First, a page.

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Linking Knowledge Management to Business Models beyond Borders


Special issue call for papers from Journal of Knowledge Management

The submission portal for this special issue will open August, 2019

Guest Editors
Professor Tachia CHIN, College of Economics and Management, Zhejiang University of Technology, China
tachia1231@yahoo.com.sg
Professor Shouyang WANG, School of Economics and Management, University of Chinese Academy of Sciences, China
swang@iss.ac.cn
Professor Chris ROWLEY, Kellogg College, University of Oxford, UK and Cass Business School, City, University of London, UK
Chris.rowley@kellogg.ox.ac.uk

Supervising Editor
Professor Hao JIAO, Business School, Beijing Normal University

Along with the advancement of digital and internet technologies as well as the accelerated flows of global capitals and resources, there have emerged more and more new forms of value creation in business through devising innovative business models catering to multilateral markets and applicable across industries and national boundaries, such as shared economy, open-innovation paradigms and other a variety of internet-enabled platforms (Jiao et al., 2016; Scuotto et al., 2017; Chin and Rowley, 2018a).  Despite these contemporary ideas are still at their earl stage of development, they reflect a common ground that knowledge management (KM), particularly the practice involving complex processes of cross-border information transfer, creation and integration plays a critical role in determining the success of the new types of boundaryless business models mentioned above.

It is recognized that the development of capabilities to effectively manage knowledge transcending borders can be very instrumental for multinational corporations (MNCs) to undertake business model innovation and pursue sustainability in the international landscape (Fjeldstad and Snow, 2018; Del Giudice and Maggioni, 2014; Amit and Zott, 2012; Teece, 2010; Nonaka and Toyama, 2003).  Evidence also indicates that an increasing number of entrepreneurial firms are drawing on the emerging new, boundaryless business models as a springboard to quickly and easily stride over local institutional constraints and thereby gain access to valuable resources and sustainable competitive advantages outside their home markets. Viewed from this angle, cross-border knowledge seems be able to help firms better shape their business models to fit misaligned institutional contexts— which as a matter of fact may provide possible solutions towards a long-existing conundrum for international entrepreneurship and venturing, namely about coping with the complex set of legitimacy pressures in the contexts of multiple institutional logics (Tracey, Dalpiaz, and Phillips, 2018).

However, despite the vital linkage of KM and business models is observed, there has been a scarcity of research explicitly relating KM to the fields of business models.  It may be attributed to that KM transcending the traditional organizational boundaries is far more intricate and dynamic—— The multi-lateral market logics and the corresponding interdependence and interactions between human agency and social structures are usually abstruse as the stakeholders of the whole business models may come from various cultural and institutional environments, who often show significant differences in cognition when sharing, interpreting and making sense of cross-border information (Chin et al., 2018).  As a result, the characteristics, the processes and the essence of KM in the context of boundaryless business models may largely differ from that in the literature.  Whereas the issues raised above are still under-researched, it is imperative to fill the gaps by doing research at the intersection of business models and KM beyond boundaries.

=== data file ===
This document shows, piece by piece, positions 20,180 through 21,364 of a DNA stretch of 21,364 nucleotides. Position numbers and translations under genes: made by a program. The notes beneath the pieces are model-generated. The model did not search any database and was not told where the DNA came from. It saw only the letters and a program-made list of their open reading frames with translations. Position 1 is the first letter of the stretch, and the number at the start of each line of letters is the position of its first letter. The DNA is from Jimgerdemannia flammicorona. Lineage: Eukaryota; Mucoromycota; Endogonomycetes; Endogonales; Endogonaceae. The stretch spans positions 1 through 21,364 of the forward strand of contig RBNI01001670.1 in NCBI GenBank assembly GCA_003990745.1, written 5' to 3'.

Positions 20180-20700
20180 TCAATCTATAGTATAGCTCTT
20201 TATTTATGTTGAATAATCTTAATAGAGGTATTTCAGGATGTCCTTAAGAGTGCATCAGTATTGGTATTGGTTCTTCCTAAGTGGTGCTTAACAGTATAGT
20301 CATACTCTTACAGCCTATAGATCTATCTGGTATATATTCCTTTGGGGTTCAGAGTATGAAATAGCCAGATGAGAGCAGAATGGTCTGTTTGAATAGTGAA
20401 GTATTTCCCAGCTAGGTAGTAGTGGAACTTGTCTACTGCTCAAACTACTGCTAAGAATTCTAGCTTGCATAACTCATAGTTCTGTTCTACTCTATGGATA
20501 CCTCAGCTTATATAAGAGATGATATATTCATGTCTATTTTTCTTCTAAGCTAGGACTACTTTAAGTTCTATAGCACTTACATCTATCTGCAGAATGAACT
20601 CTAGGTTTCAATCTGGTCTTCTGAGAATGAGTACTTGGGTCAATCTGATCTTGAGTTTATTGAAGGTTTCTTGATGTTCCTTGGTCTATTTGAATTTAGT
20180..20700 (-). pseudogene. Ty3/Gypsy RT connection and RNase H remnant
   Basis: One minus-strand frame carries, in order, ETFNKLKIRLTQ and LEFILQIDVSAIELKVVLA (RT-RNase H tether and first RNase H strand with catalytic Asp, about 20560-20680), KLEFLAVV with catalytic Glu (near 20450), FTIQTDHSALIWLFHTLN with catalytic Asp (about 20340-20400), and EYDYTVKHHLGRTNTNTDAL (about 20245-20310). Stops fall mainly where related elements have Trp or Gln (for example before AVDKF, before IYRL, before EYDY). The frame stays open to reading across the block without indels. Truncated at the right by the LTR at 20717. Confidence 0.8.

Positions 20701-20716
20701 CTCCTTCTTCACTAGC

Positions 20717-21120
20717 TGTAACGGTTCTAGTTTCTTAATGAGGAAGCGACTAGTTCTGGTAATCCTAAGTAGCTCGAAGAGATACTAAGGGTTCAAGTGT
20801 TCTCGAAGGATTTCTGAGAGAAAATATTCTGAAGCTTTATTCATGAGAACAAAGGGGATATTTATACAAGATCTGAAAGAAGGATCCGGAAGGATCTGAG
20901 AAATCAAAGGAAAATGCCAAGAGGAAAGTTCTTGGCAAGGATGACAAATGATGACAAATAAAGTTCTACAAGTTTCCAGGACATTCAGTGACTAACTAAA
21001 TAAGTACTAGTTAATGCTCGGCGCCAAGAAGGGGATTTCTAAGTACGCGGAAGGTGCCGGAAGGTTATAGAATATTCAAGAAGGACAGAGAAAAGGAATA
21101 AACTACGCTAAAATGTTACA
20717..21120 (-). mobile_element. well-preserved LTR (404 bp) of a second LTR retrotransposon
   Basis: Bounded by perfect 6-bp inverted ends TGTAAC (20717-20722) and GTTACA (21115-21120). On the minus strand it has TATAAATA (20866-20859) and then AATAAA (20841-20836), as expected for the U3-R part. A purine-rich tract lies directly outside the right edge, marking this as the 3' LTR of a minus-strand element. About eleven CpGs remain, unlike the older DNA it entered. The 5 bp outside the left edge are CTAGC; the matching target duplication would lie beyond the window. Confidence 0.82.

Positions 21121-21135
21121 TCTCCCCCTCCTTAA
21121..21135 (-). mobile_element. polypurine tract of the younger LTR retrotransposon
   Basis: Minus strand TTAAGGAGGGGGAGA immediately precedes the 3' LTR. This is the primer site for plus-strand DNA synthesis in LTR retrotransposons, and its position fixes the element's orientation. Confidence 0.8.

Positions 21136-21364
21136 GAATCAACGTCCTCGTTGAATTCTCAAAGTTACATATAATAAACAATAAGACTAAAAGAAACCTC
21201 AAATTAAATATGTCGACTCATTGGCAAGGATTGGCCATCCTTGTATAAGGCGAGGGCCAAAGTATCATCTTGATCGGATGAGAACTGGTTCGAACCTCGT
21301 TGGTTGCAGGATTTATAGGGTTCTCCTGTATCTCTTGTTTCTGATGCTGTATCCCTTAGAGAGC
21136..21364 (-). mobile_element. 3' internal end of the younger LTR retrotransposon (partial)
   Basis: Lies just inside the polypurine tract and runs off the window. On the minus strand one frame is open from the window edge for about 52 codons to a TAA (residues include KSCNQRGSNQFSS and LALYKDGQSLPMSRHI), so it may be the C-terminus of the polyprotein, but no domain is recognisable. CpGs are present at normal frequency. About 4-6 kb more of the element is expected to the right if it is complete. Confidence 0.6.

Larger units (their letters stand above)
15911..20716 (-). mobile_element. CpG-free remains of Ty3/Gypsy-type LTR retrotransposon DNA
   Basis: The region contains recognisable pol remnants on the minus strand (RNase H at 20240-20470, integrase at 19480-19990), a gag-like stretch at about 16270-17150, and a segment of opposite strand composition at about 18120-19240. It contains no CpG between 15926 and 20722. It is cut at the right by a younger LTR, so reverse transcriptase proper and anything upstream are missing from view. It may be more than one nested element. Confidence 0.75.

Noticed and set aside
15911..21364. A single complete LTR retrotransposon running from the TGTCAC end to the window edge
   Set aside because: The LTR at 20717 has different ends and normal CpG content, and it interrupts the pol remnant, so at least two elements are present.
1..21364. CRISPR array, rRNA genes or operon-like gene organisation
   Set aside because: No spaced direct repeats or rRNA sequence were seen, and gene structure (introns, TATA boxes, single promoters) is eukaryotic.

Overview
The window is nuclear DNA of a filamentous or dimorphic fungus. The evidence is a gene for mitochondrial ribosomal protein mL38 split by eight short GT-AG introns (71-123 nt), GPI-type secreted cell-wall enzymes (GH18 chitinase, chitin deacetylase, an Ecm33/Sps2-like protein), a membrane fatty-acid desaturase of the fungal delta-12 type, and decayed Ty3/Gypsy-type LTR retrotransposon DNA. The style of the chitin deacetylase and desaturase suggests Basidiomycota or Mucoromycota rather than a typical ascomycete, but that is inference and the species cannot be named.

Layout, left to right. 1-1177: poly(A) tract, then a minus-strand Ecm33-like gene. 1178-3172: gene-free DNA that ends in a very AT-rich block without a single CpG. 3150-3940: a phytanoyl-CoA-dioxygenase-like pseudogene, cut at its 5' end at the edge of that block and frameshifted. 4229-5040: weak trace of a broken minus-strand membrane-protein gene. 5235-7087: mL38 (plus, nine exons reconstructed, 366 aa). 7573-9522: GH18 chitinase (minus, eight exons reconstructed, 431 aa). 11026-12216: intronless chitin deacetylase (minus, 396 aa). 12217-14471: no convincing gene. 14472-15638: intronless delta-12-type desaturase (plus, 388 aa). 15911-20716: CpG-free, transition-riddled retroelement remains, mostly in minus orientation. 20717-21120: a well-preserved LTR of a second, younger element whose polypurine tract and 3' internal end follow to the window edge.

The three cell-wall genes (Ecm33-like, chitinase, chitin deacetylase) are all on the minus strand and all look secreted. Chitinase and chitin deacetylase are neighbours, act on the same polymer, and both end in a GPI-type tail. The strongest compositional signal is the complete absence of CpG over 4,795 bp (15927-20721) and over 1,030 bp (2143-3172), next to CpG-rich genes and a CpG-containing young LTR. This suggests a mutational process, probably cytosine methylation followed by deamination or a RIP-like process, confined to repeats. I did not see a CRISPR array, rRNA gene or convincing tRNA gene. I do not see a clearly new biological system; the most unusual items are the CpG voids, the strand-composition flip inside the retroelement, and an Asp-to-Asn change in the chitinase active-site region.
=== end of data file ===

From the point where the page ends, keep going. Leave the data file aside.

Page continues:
This special section, therefore, aims to achieve a more holistic understanding of the various linkages and interacting mechanisms of KM with business models from broader, more systematic and integrative perspectives (e.g., cross-cultural and inter-disciplinary views).  We encourage authors to adopt or build novel and contemporary knowledge-based theories exploring how the development of innovative business models can help deal with today’s ever-deepening challenges of globalization and uncertainties across diversified cultures and institutional systems. We also expect authors to provide fresh evidence and reveal new insights that can bridge the gap between theory and practice, and sincerely invite submissions related, but not necessarily limited, to the following themes:

  • What are the new forms and processes of cross-border knowledge creation, transfer and synthesis in today’s boundaryless competitive environment (e.g., multi-cultural, multi-linguistic and multi-institutional logic contexts)?  How are these emerging new ideas conductive to business model innovation? Any new conceptualization of relevant terms?